FMI has expressed its support of the Medical Nutrition Therapy Act, which aims to expand access to nutrition care for a wide range of diseases and medical conditions, including prediabetes, obesity, hypertension, dyslipidemia, malnutrition, eating disorders, cancer, celiac disease, HIV/AIDS, and other conditions causing unintentional weight loss.
“The Food as Medicine Opportunity in Food Retail” report, developed jointly by FMI and the Academy of Nutrition and Dietetics Foundation, found that consumers find personalized nutrition education services provided by their grocery stores, such as MNT, to be appealing.
Many FMI supermarket member companies offer one-on-one counseling with Registered Dietician Nutritionists, and “tele-nutrition” initiatives have expanded considerably throughout the pandemic, making it easier for customers to take advantage of personalized counseling services, according to FMI.
Increased access to MNT would be a cost-effective way to help tens of millions of seniors who suffer from one or more diet-related chronic conditions and a means to address health equity, FMI says.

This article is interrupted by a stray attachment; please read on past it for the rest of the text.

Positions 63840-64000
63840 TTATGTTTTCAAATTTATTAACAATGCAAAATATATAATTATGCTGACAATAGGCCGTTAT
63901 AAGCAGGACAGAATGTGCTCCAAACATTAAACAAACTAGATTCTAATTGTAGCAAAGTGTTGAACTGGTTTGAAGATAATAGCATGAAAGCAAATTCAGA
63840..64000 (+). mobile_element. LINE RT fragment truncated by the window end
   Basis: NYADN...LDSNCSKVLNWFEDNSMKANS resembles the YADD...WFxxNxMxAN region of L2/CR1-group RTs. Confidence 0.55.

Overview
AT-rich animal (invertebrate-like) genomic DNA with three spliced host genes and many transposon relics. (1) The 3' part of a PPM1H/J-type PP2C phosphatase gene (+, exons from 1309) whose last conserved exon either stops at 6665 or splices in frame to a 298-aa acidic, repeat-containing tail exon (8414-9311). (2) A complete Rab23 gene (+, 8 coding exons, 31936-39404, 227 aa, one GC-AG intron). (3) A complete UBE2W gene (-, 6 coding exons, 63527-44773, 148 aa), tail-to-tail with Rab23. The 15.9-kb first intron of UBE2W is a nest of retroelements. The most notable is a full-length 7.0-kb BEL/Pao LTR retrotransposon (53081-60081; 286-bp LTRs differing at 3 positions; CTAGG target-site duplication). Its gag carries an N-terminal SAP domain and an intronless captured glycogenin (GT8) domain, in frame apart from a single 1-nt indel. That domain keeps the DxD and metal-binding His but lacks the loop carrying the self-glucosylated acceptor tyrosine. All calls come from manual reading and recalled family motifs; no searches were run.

Minority populations have historically faced chronic disease health disparities because of systemic inequalities, food insecurity, and reduced access to health care. Chronic disease rates are even higher among individuals from many racial and ethnic minority communities. Additionally, the COVID-19 pandemic has exposed the gaps in our health care system and the impact on low-income and minority communities across the country when there is a lack of access to care.
Currently, however, Medicare only covers outpatient MNT services for diabetes and kidney disease, which means millions of seniors and other beneficiaries are either forced to pay out-of-pocket for nutrition care services or left without access to comprehensive care.
The legislation would grow the list of qualified providers authorized to refer their patients for MNT, adding nurse practitioners, physician assistants, clinical nurse specialists, and psychologists.